Sunday 23 September 2007
British scientists, funded by leading cancer charity AICR (Association for International Cancer Research), have discovered how an enzyme present in human cells plays a crucial role in the development of leukaemia.
The study*, published online today in Nature Cell Biology, shows for the first time a way of targeting cancer by specifically blocking the activity of an enzyme PRMT1 in blood cells.
Experts believe the work by Dr Eric So and his team at The Institute of Cancer Research, in London, to be significant because it uncovers a novel link between the enzyme, code-named PRMT1, and MLL (Mixed Lineage Leukaemia)** an aggressive form of cancer that develops particularly in babies and young children.
Dr So, an AICR fellow, who collaborated with other scientists in Belfast, Hong Kong and the US, explains: “What we have shown is that this enzyme plays a crucial role in the cause of some types of leukaemia. We examined the role of the MLL gene and discovered that, when damaged, it caused cancer by working with two or three other proteins, one of which was PRMT1.
“When we reduced the amount of this enzyme in early blood cells it prevented damaged MLL from turning them into leukaemia cells. This suggests that drugs that block the PRMT1 enzyme might be an effective treatment for several types of leukaemia.”
According to AICR’s scientific adviser, Dr Mark Matfield, scientists discovered many years ago that cancer was caused by damage to certain key genes that controlled the growth and multiplication of cells.
“However, it was not merely damage to the genes that mattered, it was changes in the activity of the genes - whether they were switched off or on and modification of the genes or chemical modification of the histones - the proteins that the genes come wrapped up in. Recently, a new type of chemical modification of histones was discovered, called arginine methylation. This was shown to switch on important genes in the early development of the embryo.
“Dr So’s work is exciting and highly significant because it shows the crucial role the enzyme plays in cancer development, and opens up the possibility of developing new treatments in a previously unexplored way.”
Norman Barrett, AICR's Chief Executive says the decision to support Dr So’s work has been given in line with the charity’s policy of funding the most exciting and novel approaches to research worldwide. “We believe it is important to fund work that pushes the boundaries and Dr So and his team, at The Institute, are charged with tackling one of the greatest scientific challenges of all.”
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Notes to editors:
* ‘Protein arginine-methyltransferase-dependent oncogenesis’ has now been scheduled for Advance Online Publication (AOP) on Nature Cell Biology's website on 23 September at1800 London time / 1300 US Eastern time, which is when the embargo will lift.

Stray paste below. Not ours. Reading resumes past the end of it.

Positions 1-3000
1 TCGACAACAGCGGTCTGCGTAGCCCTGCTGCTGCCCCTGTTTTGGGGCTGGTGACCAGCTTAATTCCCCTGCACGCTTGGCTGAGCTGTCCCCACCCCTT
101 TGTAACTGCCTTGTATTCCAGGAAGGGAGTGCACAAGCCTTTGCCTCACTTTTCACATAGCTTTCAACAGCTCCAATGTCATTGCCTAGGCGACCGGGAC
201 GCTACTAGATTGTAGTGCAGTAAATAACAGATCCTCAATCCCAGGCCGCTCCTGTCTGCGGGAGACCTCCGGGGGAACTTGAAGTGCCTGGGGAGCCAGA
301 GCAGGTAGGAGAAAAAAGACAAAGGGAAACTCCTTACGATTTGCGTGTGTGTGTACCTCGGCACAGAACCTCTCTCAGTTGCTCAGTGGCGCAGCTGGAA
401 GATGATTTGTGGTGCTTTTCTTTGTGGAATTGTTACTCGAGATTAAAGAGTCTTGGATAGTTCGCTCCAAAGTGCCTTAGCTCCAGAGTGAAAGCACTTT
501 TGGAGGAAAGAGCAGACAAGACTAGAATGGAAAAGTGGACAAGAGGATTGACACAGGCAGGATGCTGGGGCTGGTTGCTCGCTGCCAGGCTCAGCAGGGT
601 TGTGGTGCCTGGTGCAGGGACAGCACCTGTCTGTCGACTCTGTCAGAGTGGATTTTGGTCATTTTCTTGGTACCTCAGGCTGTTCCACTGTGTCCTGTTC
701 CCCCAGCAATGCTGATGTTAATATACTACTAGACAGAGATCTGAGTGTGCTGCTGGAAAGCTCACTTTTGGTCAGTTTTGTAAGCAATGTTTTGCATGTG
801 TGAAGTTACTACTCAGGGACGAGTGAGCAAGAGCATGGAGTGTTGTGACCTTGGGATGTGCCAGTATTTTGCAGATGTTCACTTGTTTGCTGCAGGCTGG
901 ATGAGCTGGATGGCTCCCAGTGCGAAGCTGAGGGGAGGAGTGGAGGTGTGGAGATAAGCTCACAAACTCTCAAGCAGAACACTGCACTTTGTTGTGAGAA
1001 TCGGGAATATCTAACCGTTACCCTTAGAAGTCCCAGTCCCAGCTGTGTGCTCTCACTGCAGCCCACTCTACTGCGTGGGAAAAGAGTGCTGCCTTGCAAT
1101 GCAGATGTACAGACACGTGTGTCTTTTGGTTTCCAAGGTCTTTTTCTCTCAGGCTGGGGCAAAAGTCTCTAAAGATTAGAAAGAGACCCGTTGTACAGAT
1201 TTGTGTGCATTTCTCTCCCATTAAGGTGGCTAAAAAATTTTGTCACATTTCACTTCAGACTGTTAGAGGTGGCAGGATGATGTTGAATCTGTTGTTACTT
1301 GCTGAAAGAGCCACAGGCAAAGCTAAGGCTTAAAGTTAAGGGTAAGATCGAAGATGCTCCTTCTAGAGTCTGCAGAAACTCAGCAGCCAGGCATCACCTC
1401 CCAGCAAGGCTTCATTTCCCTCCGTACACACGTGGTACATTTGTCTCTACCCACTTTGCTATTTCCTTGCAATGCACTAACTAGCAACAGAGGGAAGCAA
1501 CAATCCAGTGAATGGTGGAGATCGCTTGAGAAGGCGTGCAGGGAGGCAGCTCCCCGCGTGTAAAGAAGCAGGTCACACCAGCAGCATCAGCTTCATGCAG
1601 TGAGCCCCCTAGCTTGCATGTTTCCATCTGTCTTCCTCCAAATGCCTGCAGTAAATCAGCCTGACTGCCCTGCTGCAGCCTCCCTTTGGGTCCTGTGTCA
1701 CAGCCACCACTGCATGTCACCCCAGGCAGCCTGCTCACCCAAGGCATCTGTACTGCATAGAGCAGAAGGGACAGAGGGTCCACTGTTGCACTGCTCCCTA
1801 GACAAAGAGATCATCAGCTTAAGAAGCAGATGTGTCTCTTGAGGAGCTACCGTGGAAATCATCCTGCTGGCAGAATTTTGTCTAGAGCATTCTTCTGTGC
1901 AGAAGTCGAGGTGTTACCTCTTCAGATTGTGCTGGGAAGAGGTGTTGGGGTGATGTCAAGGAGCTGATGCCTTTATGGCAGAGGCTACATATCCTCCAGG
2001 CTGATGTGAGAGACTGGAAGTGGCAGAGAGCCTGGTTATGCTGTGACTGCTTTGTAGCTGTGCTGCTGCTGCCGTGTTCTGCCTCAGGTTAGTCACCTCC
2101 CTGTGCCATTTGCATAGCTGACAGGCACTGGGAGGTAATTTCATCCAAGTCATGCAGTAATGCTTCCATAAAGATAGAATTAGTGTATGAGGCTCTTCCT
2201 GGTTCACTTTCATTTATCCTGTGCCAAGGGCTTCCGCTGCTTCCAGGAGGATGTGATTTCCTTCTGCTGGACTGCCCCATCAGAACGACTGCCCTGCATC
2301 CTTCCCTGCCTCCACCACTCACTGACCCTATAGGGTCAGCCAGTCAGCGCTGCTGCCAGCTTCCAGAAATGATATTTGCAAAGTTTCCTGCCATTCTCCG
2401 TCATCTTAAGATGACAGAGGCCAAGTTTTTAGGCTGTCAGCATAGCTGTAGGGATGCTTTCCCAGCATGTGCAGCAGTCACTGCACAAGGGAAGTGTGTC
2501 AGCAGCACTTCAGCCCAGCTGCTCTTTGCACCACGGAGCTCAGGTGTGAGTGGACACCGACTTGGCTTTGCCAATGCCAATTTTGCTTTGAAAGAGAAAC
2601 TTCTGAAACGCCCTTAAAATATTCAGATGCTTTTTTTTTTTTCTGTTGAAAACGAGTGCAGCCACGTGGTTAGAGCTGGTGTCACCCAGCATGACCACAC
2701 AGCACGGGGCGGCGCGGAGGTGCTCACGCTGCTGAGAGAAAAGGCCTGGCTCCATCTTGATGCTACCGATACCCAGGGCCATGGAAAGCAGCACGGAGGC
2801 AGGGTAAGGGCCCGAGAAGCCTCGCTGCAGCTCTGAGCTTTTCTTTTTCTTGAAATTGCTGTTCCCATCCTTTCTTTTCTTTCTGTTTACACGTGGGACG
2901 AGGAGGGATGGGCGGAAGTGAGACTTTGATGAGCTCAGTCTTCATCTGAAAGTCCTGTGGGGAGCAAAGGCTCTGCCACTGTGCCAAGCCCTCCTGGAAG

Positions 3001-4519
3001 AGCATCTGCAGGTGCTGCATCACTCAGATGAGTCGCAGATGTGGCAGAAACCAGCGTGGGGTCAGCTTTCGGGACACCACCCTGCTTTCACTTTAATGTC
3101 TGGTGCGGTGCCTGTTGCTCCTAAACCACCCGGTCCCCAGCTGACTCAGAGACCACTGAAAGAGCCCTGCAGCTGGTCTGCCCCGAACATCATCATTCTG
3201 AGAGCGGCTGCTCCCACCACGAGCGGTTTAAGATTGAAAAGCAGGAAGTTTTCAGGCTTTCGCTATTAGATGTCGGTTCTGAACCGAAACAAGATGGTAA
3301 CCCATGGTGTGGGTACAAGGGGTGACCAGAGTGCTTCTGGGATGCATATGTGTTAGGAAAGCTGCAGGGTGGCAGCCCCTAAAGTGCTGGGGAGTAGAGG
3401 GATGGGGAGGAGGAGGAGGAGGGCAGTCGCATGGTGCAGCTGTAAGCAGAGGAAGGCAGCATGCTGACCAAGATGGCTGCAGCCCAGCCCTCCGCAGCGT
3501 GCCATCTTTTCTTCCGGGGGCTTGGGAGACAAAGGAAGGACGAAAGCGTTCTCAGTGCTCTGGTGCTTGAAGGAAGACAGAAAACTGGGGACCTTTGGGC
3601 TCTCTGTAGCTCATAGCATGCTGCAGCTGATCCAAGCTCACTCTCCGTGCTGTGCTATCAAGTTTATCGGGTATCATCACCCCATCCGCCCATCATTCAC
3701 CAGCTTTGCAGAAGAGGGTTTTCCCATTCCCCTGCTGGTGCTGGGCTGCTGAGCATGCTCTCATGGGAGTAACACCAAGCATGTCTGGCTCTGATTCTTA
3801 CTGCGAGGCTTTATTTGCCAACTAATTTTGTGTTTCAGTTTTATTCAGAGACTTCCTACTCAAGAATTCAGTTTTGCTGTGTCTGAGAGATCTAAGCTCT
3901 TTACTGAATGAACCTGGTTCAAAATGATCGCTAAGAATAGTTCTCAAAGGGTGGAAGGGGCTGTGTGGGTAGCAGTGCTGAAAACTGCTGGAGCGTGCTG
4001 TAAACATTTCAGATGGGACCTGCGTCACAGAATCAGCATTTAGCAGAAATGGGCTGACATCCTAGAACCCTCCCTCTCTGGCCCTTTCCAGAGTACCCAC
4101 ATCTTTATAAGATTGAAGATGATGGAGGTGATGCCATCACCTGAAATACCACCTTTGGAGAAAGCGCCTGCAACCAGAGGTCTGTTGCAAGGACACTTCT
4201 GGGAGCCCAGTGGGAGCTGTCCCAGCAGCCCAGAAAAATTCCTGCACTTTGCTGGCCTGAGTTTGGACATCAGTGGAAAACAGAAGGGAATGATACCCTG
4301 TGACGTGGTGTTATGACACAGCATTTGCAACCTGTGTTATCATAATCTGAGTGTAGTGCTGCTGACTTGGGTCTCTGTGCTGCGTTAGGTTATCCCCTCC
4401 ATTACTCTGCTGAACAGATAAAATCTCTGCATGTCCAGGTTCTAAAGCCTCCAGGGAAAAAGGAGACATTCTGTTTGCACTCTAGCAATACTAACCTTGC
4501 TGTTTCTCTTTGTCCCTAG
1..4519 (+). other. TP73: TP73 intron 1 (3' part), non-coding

**US scientists identified MLL as a 'new’ form of leukaemia in December 2001. Researchers at the Dana-Farber Cancer Institute in Boston, in the US, used gene technology to study the make-up of a type of leukaemia called acute lymphoblastic leukaemia (ALL). They found a distinct form of the disease, with its own genetic make-up, which they termed mixed-lineage leukaemia (MLL). It possesses what is termed a chromosomal translocation. In this case, that means that a piece of chromosome 11 has broken off and attached itself to another chromosome.
- The Institute of Cancer Research is Europe’s leading cancer research centre with expert scientists working on cutting edge research. It was founded in 1909 to carry out research into the causes of cancer and to develop new strategies for its prevention, diagnosis, treatment and care. Website at: www.icr.ac.uk
- The Institute works in a unique partnership with The Royal Marsden NHS Foundation Trust, forming the largest comprehensive cancer centre in Europe. This relationship enables close daily contact between research scientists and those on the frontline in the fight against cancer - the clinicians, the carers and most importantly, the patients.
- AICR (Association for International Cancer Research) is a totally independent charity based in St Andrews in Scotland. It has no commercial ties, no links with any particular research institutions and no commitment to follow any particular line of research. It funds what it considers to be the best researchers and the most valuable studies, wherever they are in the world. This innovative approach to funding research has enabled AICR to contribute significantly to furthering man's understanding of cancer.
- Head office Madras House, St Andrews, Fife KY16 9EH, telephone +44 (0) 1334- 477910, e-mail: [email protected], website: www.aicr.org.uk